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The Spy Who Loved Me [VHS] 
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James Bond (Roger Moore), in his tenth screen outing, joins forces with a glamorous Russian spy (Barbara Bach) to outwit a megalomaniac shipping magnate (Curt Jurgens) who intends to achieve world domination by causing nuclear war between the superpowers. The film features the submersible Lotus Esprit, underwater battles, and 'Jaws', a seven-foot villain with steel teeth.
The best of the James Bond adventures starring Roger Moore as tuxedoed Agent 007, this globe-trotting thriller introduced the steel-toothed Jaws (played by seven-foot-two-inch-tall actor Richard Kiel) as one of the most memorable and indestructible Bond villains. Jaws is so tenacious, in fact, that Moore looks genuinely frightened, and that adds to the abundant fun. This time Bond teams up with yet another lovely Russian agent (Barbara Bach) to track a pair of nuclear submarines that the nefarious Stromberg (Curt Jürgens) plans to use in his plot to start World War III. Featuring lavish sets designed by the great Ken Adam (Dr. Strangelove), The Spy Who Loved Me is a galaxy away from the suave Sean Connery exploits of the 1960s, but the film works perfectly as grandiose entertainment. From cavernous undersea lairs to the vast horizons of Egypt, this Bond thriller keeps its tongue firmly in cheek with a plot tailor-made for daredevil escapism. --Jeff ShannonSee all Product description
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Although The Spy Who Loved Me is an enjoyable movie, it was made in the nineteen seventies, has dated somewhat and has faults, some a more forgiveable than others – the movie can’t really be blamed where film-making technology has improved.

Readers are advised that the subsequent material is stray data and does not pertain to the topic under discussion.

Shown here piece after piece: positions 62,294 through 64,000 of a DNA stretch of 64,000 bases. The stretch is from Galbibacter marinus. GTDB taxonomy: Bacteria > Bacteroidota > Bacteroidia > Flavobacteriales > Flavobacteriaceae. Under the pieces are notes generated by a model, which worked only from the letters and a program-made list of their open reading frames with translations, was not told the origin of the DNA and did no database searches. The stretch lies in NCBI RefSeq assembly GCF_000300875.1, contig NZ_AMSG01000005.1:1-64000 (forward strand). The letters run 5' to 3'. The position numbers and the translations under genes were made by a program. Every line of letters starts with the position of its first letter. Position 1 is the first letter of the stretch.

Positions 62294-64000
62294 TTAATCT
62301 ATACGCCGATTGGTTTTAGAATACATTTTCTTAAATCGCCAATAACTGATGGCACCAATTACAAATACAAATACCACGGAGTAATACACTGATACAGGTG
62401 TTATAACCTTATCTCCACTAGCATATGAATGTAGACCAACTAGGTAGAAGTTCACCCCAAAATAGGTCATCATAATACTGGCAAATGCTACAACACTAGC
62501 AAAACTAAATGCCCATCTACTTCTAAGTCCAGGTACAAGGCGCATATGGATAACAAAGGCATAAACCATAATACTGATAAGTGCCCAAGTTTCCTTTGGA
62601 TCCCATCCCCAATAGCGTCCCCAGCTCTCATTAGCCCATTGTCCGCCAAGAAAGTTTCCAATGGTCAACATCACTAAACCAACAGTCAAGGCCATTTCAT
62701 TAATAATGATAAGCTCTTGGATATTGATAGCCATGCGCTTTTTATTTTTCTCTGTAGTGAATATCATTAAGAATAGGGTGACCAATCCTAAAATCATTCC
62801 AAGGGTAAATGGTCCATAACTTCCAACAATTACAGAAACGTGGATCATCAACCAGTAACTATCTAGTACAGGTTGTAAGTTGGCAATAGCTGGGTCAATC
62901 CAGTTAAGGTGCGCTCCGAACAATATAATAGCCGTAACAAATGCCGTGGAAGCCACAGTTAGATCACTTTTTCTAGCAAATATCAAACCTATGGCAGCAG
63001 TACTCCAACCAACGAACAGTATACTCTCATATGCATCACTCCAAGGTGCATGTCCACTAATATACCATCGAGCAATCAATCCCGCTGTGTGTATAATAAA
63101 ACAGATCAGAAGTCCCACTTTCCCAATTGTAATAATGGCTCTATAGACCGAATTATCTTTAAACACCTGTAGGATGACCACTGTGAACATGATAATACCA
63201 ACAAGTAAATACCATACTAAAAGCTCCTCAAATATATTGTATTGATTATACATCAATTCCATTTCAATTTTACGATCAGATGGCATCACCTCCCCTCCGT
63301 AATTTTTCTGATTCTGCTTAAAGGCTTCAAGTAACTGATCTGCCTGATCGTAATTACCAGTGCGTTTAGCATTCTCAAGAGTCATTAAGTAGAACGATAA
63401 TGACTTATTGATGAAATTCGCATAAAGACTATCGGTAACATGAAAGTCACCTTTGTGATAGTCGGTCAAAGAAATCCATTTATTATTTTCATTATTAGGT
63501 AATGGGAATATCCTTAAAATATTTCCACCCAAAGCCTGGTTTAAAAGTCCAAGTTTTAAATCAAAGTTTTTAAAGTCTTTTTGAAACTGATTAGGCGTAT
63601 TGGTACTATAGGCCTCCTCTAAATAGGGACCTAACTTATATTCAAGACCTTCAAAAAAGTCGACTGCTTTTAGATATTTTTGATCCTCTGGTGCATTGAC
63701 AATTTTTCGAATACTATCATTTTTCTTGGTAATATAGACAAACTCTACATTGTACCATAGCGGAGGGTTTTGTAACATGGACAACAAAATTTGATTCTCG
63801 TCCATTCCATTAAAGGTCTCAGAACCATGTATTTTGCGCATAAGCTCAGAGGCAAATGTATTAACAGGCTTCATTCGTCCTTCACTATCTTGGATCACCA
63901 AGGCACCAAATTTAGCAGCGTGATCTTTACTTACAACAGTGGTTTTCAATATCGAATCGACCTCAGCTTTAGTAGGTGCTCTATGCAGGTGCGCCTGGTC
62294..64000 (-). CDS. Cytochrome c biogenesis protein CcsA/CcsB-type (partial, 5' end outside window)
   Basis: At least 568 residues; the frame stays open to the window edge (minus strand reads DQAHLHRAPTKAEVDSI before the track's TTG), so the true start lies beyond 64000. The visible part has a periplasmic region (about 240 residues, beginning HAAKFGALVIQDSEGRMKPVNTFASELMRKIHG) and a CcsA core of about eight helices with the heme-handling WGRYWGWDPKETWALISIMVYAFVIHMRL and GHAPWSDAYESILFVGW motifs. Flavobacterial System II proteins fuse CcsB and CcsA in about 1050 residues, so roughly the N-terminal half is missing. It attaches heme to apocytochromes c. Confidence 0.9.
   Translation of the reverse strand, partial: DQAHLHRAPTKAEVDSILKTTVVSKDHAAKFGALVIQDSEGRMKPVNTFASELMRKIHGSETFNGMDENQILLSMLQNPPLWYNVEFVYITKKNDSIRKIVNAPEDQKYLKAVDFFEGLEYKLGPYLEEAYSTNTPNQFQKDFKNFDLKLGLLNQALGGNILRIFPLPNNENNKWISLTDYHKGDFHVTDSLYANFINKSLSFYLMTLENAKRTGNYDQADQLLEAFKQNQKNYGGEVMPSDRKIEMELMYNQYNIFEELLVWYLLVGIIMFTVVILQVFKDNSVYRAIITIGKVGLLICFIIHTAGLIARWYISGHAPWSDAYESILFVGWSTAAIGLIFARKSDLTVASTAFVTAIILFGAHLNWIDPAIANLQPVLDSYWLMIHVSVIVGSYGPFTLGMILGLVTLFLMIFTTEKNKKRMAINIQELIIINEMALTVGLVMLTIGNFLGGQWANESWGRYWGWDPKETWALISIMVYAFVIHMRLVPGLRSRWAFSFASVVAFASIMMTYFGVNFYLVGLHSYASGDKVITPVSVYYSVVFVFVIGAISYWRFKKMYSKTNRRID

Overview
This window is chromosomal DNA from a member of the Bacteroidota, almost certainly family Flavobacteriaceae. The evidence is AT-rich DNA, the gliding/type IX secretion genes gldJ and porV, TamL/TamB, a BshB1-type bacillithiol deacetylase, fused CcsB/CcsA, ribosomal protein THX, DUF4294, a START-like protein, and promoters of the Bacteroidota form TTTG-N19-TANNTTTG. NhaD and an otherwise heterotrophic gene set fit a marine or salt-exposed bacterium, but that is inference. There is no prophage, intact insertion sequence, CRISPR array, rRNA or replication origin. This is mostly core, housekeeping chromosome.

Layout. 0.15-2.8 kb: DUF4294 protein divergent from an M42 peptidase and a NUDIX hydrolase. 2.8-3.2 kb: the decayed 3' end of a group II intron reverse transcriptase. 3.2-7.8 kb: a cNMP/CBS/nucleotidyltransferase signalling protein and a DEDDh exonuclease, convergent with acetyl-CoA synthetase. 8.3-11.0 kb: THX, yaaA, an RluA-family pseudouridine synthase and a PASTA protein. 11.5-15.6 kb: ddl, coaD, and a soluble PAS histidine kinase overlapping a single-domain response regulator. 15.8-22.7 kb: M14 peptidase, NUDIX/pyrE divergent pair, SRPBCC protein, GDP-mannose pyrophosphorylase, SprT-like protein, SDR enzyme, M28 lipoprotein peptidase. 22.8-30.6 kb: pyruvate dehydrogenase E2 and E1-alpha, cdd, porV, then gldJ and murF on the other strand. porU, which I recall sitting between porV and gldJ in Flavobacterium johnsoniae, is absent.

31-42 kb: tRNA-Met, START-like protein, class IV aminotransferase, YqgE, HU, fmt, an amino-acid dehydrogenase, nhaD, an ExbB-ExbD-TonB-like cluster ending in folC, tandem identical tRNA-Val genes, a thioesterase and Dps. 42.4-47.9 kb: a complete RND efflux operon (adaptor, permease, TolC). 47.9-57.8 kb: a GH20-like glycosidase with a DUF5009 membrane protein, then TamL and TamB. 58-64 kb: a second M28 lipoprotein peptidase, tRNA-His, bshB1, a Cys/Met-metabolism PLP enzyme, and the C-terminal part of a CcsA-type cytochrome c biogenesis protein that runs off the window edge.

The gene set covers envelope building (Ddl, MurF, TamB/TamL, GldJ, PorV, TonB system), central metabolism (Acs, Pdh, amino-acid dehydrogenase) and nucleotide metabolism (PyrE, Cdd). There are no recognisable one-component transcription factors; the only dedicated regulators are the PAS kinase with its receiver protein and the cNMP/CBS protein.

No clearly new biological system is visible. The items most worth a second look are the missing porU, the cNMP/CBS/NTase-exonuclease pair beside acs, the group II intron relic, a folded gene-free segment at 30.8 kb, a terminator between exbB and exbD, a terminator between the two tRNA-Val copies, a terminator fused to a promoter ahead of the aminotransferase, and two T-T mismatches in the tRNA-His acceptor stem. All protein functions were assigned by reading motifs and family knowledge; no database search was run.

The locations and sets are great: the gigantic supertanker set, Stromberg’s underwater base, the Egyptian pyramids and temples. But movies have better cinematography now, and a lot of the sets, the train, the submarine, various hotels and clubs, seem overlit and stagey.
The fight scenes are tame by modern standards, but that has its good and bad side: real fights aren’t the ‘ballet with fists’ we see today, and real punches don’t make a noise like an iron bar hitting concrete. And Bond actually looks scared when Jaws is beating the crap out of him, which is good.
The action set pieces and stunt work in The Spy Who Loved Me are some of the best in any Bond film. Iconic moments like Bond skiing off a cliff and then his parachute opening, the Lotus Esprit turning into a submarine, and the bows of the supertanker opening to swallow the submarine, are great and work perfectly. On the other hand, special effects to include the actors in the action scenes have come a long way. Some of the back-projection used to include close-ups of Roger Moore in the action scenes looks poor now.
Less acceptable is the script which is clunky, both in dialogue and plot mechanics, with a lot of brief logistical and plot exposition scenes. It also has Bond spout endless one liners, hardly any of which are actually funny. Scenes like Bond in Arab dress on a camel for no good reason are just an embarrassment. Also, by modern standards, the movie is quite slow – the opening half an hour in Egypt would be cut to about ten minutes these days – compare the pyramids scene in The Spy Who Loved Me to the similar scene at the opera in Quantum of Solace for example.
The acting is mediocre all round. Roger Moore is okay when he’s not leering or smirking, which is not often. His occasional serious scenes such as when he explains to Anya why he killed her lover are good, but there’s not many of them. Barbara Bach is beautiful, but wooden, and considering she’s supposed to be the KGB’s top agent she doesn’t get much to do.
Having said all that, The Spy Who Loved Me does still work, and I can forgive it a lot for the sight of Bond’s union jack parachute and the Lotus Esprit turning into a submarine.
See my full review, including full plot synopsis, on my website.
Now, when I first watched this movie on TV (many years ago now) I really enjoyed it. Great locations, attractive leading lady, brilliant villain, exciting action and terrific dialogue. But after repeated viewings my initial enthusiasm has dwindled. It's still a very good Bond movie just not as good as it thinks it is.
The extras disc is excellent as usual.
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